To call the 2012 election a referendum on Obamacare would be reductionist. But the Affordable Care Act's survival is, no question, the most obvious and specific consequence of President Obama's re-election, and the Democrats' hold on a Senate majority. Yesterday, there was a possibility that a President Romney would start chipping away at healthcare reform from Day One. Today, our two-term president can add it to his Legacy file.
The pharma industry knows well what this means. The fees and rebates negotiated back in 2009 are here to stay. In 2014, the individual mandate takes effect, putting millions more people onto health insurance rolls. Just how many we're not sure--will states that balked at Medicaid's expansion really follow through on their threats to opt out? But there's no doubt pharma will gain some sales from the deal.
Whether those additional sales will compensate for the extra fees is another question. Drugmakers heavily exposed to Medicaid, such as Eli Lilly ($LLY), will be hoping for few opt-outs. When the Supreme Court upheld the individual mandate earlier this year, some industry analysts figured the newly insured would fill the fee-and-rebate gap. Others weren't so sanguine; they predicted a net loss.
Long term, it could well be a wash. But Obama's re-election could revive some threatening proposals. Price negotiation rights for Medicare is one. Re-importation of drugs is another. Killing the tax deduction for direct-to-consumer advertising is a third.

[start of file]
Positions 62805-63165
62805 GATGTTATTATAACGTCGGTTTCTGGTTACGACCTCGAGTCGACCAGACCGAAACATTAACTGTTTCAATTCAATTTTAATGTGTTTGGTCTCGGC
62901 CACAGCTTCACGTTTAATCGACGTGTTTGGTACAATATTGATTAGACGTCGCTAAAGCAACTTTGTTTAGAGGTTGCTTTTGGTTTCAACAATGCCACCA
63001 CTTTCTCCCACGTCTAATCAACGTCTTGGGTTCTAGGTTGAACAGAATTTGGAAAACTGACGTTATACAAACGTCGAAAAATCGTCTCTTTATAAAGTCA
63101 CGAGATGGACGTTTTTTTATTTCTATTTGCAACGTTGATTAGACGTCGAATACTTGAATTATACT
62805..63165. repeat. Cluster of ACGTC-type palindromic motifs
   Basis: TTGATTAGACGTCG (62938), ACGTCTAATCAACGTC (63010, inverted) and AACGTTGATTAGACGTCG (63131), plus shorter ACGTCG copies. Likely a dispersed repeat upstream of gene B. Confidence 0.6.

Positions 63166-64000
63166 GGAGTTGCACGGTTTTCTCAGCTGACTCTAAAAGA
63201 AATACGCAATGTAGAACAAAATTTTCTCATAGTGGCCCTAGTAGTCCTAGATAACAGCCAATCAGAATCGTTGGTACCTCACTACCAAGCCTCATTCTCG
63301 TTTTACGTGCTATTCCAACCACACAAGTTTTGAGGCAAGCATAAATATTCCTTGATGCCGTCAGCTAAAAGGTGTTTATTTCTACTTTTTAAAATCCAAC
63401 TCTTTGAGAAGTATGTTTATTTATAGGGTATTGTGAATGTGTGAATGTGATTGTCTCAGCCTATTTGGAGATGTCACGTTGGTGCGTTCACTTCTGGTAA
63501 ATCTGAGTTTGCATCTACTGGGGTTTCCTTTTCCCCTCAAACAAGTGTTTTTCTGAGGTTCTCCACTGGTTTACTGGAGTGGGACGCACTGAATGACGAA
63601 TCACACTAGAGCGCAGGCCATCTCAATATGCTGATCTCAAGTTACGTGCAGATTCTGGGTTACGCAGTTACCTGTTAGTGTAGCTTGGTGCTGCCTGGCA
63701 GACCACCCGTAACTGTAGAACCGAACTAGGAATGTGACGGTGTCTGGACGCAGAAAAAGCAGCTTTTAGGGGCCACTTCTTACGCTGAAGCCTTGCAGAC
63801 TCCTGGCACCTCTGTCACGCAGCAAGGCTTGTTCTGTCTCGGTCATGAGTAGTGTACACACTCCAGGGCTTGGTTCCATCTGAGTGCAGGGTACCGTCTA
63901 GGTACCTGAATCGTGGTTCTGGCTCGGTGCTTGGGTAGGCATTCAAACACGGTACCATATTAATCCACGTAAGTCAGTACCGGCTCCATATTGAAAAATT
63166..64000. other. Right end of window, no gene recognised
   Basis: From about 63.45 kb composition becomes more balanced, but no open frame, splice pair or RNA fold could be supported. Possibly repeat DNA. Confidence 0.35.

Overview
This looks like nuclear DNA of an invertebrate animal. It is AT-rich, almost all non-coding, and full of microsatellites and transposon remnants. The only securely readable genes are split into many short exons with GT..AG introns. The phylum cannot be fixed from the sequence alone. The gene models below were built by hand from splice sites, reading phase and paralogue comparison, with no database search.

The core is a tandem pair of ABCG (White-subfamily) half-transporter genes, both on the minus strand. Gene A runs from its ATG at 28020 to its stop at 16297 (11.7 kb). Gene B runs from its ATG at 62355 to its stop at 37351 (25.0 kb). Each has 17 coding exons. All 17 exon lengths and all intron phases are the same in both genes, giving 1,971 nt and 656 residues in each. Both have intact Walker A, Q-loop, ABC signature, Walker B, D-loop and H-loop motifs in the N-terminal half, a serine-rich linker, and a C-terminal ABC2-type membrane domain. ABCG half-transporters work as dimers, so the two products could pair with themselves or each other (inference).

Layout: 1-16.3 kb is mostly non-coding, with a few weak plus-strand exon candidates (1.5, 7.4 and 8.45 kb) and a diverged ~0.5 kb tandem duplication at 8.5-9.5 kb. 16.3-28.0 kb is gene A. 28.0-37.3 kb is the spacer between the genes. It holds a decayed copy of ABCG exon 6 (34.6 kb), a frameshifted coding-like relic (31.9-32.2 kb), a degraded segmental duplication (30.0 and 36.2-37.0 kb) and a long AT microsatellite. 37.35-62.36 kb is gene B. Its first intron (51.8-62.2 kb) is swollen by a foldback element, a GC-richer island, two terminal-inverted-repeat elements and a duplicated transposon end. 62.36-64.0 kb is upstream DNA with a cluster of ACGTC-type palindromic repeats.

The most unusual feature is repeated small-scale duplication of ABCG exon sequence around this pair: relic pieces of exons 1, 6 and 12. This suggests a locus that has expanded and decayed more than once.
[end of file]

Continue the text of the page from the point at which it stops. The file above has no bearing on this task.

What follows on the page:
Other immediate questions: Will FDA Commissioner Margaret Hamburg stick around? The consensus feeling is that she will, which probably means continued close scrutiny for manufacturers--and continued focus on stepping up the pace of drug approvals. And will Congress push us over the fiscal cliff? If so, then FDA will have to come up with more than $300 million in budget cuts--which probably means layoffs--and pharma will have to brace for an across-the-board reduction in Medicare reimbursements.
One last thought: Social-media advocates have been pushing drugmakers toward Facebook, Twitter, and other online venues where they can engage patients (and doctors) directly. Some have bought the idea more than others. The reluctant may want to consider this: When the TV networks called the election for Obama, his first personal, public response was a tweet: "We're all in this together. That's how we campaigned, and that's who we are. Thank you. -bo" News anchors' response was a stating of the obvious: The world has changed.